I’ve been quite wary of Pixar Animation delving deep into the realm of creating franchises. “Toy Story” ended up being a perfectly organic trilogy, and “Monsters University” was a perfectly fine prequel to “Monsters Inc.,” but what story could possible be told in the upcoming “Toy Story 4?” I understand that “Cars” made them billions in merchandising, but is there anything there from a storytelling perspective to not only justify a proposed third film, but also Disney continuing it with two “Planes” films? (That said, I cannot wait for Brad Bird to make “The Incredibles 2.”) “Finding Dory” felt very unnecessary and gratuitous as a sequel, partially as a reaction to the lack of success director Andrew Stanton had in live-action, and the money he lost for Disney, with 2012’s “John Carter” (which is actually quite good, by the way). At this point, though, we should have learned to trust Pixar, as they managed to deliver something truly special and genuine in their follow-up to the 2003 classic.
The brunt of the film takes place a year after Dory (once again played beautifully by Ellen DeGeneres) met Marlin (the incomparable Albert Brooks) as he was searching for his son, Nemo, in the vast ocean. She has settled in with the group that surrounds Marlin and Nemo and is off with Mr. Ray teaching the younger fish when she has a flash of memory of when she was younger, and her parents, Charlie (Eugene Levy) and Jenny (Diane Keaton). As determined as she’s ever been, she leads Nemo and Marlin on another trip across the ocean to find her family. Just off of the California coast, they get separated, with Dory taken to a Marine Life Center she remembers something of, and Marlin and Nemo are trying to play catch-up. Taken to quarantine, Dory meets up with an octopus named Hank (Ed O’Neill) who reluctantly helps her get where she needs to go, and along the way, the memories start coming back to her fast and furious as she has more that is familiar to her thrown her way.
Because of the fact that, like Nemo in the first one, she gets separated from Marlin and Nemo, the title is an obvious reference to their attempts to find Dory. But really, Marlin and Nemo are secondary players in this story (which is a shame, on one level), and the title is about finding out more about Dory than finding her in the traditional sense. The story by Stanton, who collaborated on the screenplay with Victoria Strouse, is primarily an emotional one, like the original, and when it centers on Dory, her short-term memory loss (which was very funny in “Nemo,” but is turned into something painfully sad here), the film cannot go wrong on a comedic or emotional level. If there’s one disappointing thing about “Dory,” it’s that we don’t spend a lot of time in the larger ocean before getting to the Center. We get to see the turtles again, which was nice, but one of the primary sources of suspense and tension in the first film was how Marlin and Dory had to survive sharks, a field of jellyfish, and other perils to complete their mission. Here, it’s a quick hop on the EAC to the coast of California and bam, we’re there. Granted, we get fun new characters such as Hank, Bailey (Ty Burrell), a beluga with a malfunctioning echolocator, Destiny (Kaitlin Olson), a nearsighted whale shark who was friends with Dory, and a pair of seals (Idris Elba and Dominic West) who have an obsession to keep one of their own off of their rock, but we also feel a lot of tension move out of the film by how it seems to rush towards it’s ending point, and meander there to build tension about Dory finding her parents. Usually, Pixar has a little more sense of purpose from a storytelling perspective.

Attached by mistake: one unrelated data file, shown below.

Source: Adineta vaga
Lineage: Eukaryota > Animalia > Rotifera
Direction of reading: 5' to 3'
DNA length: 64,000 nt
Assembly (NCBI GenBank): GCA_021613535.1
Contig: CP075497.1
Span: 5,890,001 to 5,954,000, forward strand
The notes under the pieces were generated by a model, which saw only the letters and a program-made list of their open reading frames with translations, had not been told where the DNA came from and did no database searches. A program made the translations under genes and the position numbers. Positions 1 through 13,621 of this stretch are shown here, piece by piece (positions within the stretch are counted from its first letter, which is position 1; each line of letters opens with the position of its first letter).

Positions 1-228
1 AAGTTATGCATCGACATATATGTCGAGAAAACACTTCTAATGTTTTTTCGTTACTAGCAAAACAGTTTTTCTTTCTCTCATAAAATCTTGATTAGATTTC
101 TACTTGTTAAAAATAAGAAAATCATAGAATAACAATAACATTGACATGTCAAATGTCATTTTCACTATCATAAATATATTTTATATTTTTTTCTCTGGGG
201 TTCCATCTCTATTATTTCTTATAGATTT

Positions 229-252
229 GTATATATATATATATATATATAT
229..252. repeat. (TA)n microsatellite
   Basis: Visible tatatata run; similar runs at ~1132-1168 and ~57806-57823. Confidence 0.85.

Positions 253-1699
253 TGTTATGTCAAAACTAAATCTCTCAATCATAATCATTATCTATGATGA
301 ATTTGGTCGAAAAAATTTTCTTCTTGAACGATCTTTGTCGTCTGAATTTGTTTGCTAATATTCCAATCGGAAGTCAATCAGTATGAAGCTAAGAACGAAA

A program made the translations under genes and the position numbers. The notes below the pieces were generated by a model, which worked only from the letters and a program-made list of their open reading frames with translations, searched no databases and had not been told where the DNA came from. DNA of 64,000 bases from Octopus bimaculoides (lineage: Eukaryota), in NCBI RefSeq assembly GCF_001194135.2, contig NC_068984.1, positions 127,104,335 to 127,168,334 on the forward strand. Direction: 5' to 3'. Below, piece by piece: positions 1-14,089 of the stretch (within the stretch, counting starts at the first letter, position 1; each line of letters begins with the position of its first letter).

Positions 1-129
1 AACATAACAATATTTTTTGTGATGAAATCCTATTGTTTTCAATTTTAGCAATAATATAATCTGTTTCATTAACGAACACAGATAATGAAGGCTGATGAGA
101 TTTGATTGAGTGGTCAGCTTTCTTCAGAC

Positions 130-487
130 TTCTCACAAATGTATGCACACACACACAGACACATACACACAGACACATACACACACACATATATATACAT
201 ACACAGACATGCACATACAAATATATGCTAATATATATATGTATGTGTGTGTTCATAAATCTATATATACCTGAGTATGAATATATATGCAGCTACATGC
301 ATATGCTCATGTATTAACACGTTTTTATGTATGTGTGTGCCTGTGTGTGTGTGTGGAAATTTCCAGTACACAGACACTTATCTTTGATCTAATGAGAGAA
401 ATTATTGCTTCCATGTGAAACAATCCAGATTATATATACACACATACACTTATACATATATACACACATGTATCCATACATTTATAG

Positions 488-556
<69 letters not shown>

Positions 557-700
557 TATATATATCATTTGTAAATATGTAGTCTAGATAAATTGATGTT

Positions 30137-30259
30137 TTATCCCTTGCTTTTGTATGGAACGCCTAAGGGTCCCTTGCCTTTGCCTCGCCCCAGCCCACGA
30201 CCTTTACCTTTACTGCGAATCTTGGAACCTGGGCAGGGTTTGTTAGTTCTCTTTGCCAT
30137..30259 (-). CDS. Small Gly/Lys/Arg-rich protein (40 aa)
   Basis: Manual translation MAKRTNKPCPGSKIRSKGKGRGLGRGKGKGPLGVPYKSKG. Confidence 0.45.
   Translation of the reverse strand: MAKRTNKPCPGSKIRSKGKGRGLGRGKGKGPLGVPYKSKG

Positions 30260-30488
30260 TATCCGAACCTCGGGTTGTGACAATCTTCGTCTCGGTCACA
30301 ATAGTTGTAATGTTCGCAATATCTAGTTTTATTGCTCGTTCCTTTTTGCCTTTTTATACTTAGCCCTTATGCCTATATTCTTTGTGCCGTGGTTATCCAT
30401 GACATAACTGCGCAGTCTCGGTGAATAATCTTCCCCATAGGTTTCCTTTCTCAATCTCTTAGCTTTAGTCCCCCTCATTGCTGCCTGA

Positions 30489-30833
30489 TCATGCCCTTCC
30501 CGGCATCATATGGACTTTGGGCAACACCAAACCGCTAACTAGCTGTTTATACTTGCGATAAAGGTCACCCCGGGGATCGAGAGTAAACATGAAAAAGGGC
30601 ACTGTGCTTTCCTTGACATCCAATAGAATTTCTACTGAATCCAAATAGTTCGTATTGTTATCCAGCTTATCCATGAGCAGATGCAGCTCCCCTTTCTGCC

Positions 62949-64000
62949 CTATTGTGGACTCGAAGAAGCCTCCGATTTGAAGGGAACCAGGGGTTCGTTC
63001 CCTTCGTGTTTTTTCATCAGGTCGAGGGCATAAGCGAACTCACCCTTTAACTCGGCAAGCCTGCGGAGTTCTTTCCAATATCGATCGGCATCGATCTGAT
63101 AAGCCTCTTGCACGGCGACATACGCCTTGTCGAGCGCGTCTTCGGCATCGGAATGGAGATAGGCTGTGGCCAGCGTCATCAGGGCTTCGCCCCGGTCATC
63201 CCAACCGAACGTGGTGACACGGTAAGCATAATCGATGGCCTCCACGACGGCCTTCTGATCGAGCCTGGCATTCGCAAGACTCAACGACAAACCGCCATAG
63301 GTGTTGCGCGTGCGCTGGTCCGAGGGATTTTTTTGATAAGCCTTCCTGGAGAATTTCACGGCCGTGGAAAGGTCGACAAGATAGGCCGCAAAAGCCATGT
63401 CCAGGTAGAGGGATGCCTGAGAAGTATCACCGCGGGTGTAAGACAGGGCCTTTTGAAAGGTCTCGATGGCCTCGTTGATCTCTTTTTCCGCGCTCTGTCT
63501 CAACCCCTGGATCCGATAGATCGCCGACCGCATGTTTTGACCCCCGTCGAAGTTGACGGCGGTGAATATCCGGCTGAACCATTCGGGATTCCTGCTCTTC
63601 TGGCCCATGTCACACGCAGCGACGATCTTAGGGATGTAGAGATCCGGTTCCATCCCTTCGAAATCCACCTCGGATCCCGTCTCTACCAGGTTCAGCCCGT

That being said, you can’t derail Pixar when it comes to the emotional pull their best films have, and even if it doesn’t quite come up to the level of not only its predecessor, but the other best films in Pixar’s stable (“Inside Out,” “Up,” “Wall-E,” the “Toy Story” trilogy), in terms of storytelling quality (it’s almost pointless to bring up the animation with them, as you can always count on them delivering on that level), on an emotional level, it’s every bit as profound and devastating as their best. While watching “Nemo” 13 years ago, I never really thought, “Wow, I wonder what Dory’s backstory is,” but part of what makes Pixar so special is the way they give you the unexpected, and make it into something you remember. (Can we also say how quietly, going back to “Toy Story 2” with Jesse, Pixar has delivered some of the most unforgettable and complex female characters in modern film? Dory certainly belongs in that category.) They always seem to want to make sure the emotional stuff matters, which is part of why “Cars 2” felt like such a step back for them (Where is the emotion in a sequel that only exists to milk another billion in merchandising revenue?), and why “Toy Story 4” feels like such a risk, despite the enduring popularity of those characters. (How do you not undo the emotional satisfaction in that ending for audiences?) Continuations are a tricky business, but when they work (even if it’s only marginally, like “Monsters University”), they give us greater insight into the world, and the characters. On that level, it’s easy to put “Finding Dory” with the greatest moments in Pixar history.